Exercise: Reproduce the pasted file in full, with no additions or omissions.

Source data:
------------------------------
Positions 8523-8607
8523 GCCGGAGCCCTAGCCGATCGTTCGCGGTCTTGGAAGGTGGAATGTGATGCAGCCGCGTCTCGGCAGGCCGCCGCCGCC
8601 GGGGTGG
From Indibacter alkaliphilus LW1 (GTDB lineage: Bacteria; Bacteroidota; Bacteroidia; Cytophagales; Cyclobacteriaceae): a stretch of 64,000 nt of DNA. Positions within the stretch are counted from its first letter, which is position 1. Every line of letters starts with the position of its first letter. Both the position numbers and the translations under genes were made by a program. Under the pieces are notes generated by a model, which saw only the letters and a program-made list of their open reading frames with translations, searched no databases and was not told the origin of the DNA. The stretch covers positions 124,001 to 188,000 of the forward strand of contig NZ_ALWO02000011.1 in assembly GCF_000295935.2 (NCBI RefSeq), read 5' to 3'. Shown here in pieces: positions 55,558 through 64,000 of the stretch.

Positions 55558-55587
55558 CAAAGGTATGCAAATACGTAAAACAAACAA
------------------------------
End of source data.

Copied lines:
Positions 8523-8607
8523 GCCGGAGCCCTAGCCGATCGTTCGCGGTCTTGGAAGGTGGAATGTGATGCAGCCGCGTCTCGGCAGGCCGCCGCCGCC
8601 GGGGTGG
From Indibacter alkaliphilus LW1 (GTDB lineage: Bacteria; Bacteroidota; Bacteroidia; Cytophagales; Cyclobacteriaceae): a stretch of 64,000 nt of DNA. Positions within the stretch are counted from its first letter, which is position 1. Every line of letters starts with the position of its first letter. Both the position numbers and the translations under genes were made by a program. Under the pieces are notes generated by a model, which saw only the letters and a program-made list of their open reading frames with translations, searched no databases and was not told the origin of the DNA. The stretch covers positions 124,001 to 188,000 of the forward strand of contig NZ_ALWO02000011.1 in assembly GCF_000295935.2 (NCBI RefSeq), read 5' to 3'. Shown here in pieces: positions 55,558 through 64,000 of the stretch.

Positions 55558-55587
55558 CAAAGGTATGCAAATACGTAAAACAAACAA